Once biologists routinely said there were 10m distinct species on the planet; now nobody knows how many there are, but it is certainly a lot more than 10m. The rate of new discoveries suggests that we have barely scratched the surface of extremophile numbers. This proliferation has even led to an entirely new division of life on Earth. Before extremophiles there were thought to be two types of life—prokaryotes, mostly single-cell organisms that lack a cell nucleus—and eukaryotes, mostly multi-cell organisms, including us, that have complex structures inside the cell, including a nucleus. But it was soon found that many extremophiles, though they appeared to be prokaryotes, had such a different evolutionary history that they were an entirely new form of life. In 1977 Carl Woese, an American biologist and physicist, separated these out and christened them archaea, the third domain of life.
“That was one of the great landmarks,” says Karl Stetter, “this was a very, very important finding. At the time, of course, nobody believed Woese.”
Extremophile researchers have one thing in common: they are constantly being told that what they are seeking is impossible. This gives them a quixotic determination to seek anyway. What drives them, I think, is the realisation that, thanks to extremophiles, microbiology can once again be a science of discovery. In an age when people had begun to think there was nothing left to discover on Earth, they have become explorers in a new and exotic landscape.
It was Woese who inspired Stetter to study extremophiles. A theatrical, constantly excited and brilliant man, Stetter went on to become the godfather of the discipline. He’s not sure how many new creatures he has discovered, but it is in the region of 50 or 60. They include some of the smallest microbes ever found, which he called nano-archaea. They live by hot deep-sea vents, on larger host bacteria, and are thought to resemble the earliest forms of life on Earth. Stetter also solved a problem for BP. They were puzzled to find hydrogen sulphide in their oil and wanted to find out where it was coming from. Their own microbiologists could find no signs of life. On a drilling rig in Alaska, Stetter realised that this was because they had installed a “splitter” that separated oil, water and gas. When they turned off the splitter, the H2S-producing organisms, which were in the water, appeared on the surface.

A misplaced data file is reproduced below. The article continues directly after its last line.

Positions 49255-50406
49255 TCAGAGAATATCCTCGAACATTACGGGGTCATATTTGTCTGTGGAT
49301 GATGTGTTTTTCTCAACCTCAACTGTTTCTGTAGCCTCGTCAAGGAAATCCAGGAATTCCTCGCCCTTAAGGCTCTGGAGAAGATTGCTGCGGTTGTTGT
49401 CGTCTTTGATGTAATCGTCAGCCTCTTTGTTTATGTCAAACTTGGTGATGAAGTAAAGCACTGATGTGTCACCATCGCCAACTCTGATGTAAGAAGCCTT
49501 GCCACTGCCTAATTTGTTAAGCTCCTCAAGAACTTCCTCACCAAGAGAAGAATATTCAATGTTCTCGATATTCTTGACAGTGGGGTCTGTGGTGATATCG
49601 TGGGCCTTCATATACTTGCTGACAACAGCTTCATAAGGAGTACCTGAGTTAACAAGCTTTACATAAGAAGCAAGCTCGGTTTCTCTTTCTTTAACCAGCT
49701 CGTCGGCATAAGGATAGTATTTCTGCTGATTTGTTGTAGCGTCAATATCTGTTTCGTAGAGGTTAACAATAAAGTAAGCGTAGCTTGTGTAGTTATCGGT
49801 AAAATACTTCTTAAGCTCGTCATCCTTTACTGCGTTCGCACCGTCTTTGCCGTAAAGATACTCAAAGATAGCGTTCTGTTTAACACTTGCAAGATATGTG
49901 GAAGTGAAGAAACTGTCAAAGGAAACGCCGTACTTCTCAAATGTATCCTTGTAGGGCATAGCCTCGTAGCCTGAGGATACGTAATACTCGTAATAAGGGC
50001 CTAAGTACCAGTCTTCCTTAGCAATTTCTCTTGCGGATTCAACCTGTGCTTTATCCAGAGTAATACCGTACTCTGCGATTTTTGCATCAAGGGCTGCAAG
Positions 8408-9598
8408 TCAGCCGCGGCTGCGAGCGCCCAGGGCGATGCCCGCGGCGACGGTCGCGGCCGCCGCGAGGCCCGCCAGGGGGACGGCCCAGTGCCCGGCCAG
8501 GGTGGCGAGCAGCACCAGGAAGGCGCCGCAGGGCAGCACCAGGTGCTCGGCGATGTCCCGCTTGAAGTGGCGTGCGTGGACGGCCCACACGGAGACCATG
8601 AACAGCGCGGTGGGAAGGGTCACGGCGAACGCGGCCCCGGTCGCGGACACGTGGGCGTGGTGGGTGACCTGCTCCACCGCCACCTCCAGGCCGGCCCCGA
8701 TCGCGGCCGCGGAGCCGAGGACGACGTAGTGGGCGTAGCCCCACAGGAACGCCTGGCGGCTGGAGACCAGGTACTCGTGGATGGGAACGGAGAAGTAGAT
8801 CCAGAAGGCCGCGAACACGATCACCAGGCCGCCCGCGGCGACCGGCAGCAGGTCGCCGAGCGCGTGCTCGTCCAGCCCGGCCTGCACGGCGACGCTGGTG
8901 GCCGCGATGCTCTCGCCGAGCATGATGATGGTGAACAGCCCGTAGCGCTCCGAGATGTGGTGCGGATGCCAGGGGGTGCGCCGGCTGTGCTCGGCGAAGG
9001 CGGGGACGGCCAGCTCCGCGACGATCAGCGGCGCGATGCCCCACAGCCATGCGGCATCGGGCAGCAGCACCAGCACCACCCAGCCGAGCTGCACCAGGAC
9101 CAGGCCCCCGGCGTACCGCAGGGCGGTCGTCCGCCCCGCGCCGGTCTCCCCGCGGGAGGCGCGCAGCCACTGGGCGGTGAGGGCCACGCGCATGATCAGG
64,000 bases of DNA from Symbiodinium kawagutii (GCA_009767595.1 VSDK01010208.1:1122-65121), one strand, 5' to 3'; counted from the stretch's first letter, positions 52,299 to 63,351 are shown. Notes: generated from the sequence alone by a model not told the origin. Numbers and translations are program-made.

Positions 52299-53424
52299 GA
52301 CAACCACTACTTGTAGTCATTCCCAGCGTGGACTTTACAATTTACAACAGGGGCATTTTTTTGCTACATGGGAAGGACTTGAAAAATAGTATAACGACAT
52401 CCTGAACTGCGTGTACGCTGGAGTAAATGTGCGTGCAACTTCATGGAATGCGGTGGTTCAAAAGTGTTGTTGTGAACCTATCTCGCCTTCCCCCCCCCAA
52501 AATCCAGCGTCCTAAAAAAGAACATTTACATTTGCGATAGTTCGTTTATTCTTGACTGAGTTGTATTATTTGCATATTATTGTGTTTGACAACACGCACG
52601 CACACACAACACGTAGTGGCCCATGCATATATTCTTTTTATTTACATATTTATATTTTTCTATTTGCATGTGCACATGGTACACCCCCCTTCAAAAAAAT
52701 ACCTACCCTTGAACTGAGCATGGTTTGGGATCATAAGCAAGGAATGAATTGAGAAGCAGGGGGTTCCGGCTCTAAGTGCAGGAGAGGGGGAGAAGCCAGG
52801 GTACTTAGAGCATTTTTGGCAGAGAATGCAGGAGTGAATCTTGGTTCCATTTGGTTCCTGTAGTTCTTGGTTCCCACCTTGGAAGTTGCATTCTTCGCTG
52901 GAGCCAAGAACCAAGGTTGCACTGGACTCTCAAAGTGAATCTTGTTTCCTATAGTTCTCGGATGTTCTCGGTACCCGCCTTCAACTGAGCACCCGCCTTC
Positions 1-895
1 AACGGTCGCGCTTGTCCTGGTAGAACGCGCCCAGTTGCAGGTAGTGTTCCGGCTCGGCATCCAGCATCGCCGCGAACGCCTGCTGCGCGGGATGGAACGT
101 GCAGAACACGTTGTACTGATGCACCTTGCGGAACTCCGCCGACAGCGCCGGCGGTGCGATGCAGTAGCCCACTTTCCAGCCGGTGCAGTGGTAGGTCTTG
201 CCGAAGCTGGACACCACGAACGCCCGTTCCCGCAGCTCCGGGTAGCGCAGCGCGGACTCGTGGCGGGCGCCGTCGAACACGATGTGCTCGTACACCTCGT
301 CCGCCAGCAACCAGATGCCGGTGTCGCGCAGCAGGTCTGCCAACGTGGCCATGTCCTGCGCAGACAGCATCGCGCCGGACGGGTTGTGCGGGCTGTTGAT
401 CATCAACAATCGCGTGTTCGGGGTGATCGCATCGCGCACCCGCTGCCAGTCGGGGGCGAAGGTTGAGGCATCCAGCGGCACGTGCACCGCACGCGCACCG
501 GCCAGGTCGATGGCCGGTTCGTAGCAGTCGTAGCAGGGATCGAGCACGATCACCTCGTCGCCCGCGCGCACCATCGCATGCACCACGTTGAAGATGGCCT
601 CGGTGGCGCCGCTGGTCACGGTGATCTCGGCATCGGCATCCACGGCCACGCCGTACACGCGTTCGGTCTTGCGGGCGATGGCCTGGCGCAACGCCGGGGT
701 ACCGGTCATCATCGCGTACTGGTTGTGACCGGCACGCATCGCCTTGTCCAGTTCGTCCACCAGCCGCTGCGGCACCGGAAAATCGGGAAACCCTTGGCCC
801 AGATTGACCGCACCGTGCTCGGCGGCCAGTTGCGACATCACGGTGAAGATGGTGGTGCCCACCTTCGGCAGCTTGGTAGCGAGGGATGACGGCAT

Thanks to television, the best-known of the big extremophile breakthroughs is the black smoker. More formally known as hydrothermal vents, black smokers are deep-ocean chimney-like formations from which geothermally heated water pours. As the hot water meets the cold water of the sea, the dissolved minerals blacken the plume. These are, for extremophile scientists, sacred locations; some speculate that they may be where life on Earth began. By the old definitions of suitable environments, no more inhospitable location could be found, and yet the black smokers turn out to be crawling with life, from strange shrimps and crabs to the most bizarrely adapted extremophiles. One black-smoker bacterium is phototrophic—it depends on light—yet it lives 2,500 metres beneath the sea surface, where, to our eyes, there is no light at all. It survives, incredibly, on the glow from the smoker. There may well be black smokers deep beneath the ice on Europa, the Jovian moon.
So dynamic and so new is this whole area of science that, mostly, it is still in the research rather than the application phase. It has, however, already inspired the growth of another discipline, astrobiology. Unique among the sciences, astrobiology has no object of study since we have not yet found any life beyond the Earth. But the discovery of extremophiles has proved that life can sustain itself in many more environments than was previously thought possible. So, for example, we now know that digging up regolith (surface soil) is no way to find life on Mars. Rather, we have to drill deep beneath the surface. And extremophiles have given new life to the theory of panspermia, the idea that life exists throughout the universe and is disseminated on meteorites or asteroids. The problem with this was always that it seemed impossible that life could survive the journey. Now we know it could; indeed, bacteria have been shown to be able to survive. In 2010 bacteria from cliffs in the village of Beer in Devon were found to have lasted 553 days on the exterior of the International Space Station. Extremophiles have convinced astrobiologists that alien life is now much more likely.